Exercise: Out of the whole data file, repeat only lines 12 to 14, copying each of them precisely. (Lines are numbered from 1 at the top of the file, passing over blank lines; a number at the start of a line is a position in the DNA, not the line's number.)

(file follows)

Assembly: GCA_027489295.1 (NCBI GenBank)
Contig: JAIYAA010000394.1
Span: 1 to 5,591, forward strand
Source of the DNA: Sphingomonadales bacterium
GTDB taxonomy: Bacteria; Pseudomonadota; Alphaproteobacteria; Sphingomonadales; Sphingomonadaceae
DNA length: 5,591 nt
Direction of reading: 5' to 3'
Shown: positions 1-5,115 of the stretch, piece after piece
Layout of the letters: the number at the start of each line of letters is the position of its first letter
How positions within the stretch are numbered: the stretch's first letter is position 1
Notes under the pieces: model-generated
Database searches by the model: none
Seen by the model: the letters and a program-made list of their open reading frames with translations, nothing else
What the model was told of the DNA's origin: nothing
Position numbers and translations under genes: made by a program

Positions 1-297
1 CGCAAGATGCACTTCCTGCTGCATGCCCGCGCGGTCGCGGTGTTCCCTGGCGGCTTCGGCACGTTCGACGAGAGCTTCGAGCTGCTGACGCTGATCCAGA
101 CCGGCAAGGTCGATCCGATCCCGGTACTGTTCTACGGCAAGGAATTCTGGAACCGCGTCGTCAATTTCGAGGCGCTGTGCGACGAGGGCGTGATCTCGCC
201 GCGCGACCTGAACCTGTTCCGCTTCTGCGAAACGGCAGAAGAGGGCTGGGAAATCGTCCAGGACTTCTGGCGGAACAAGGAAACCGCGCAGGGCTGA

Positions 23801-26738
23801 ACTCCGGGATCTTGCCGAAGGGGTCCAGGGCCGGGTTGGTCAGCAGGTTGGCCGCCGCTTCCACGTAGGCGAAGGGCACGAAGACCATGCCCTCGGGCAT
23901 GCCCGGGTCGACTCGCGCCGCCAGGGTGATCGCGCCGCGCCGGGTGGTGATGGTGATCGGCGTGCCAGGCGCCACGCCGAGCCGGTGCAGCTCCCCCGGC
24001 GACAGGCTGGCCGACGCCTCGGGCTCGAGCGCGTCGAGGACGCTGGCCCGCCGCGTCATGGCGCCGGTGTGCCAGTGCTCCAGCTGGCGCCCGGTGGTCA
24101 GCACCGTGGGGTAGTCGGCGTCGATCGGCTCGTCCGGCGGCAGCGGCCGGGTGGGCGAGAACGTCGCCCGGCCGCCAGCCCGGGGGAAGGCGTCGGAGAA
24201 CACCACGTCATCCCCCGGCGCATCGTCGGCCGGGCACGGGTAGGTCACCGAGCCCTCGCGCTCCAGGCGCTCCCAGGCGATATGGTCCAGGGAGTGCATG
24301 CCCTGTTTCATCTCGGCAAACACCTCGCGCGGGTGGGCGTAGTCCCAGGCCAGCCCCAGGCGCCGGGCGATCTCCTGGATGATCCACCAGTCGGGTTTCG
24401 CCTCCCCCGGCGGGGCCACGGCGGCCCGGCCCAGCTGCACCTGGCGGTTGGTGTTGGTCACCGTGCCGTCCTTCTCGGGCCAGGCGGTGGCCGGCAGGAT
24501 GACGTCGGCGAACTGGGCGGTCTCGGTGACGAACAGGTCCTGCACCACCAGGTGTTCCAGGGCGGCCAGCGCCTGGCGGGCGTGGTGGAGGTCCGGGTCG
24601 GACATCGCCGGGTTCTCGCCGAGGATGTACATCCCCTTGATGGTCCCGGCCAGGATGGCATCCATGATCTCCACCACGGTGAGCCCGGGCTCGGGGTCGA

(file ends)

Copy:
Database searches by the model: none
Seen by the model: the letters and a program-made list of their open reading frames with translations, nothing else
What the model was told of the DNA's origin: nothing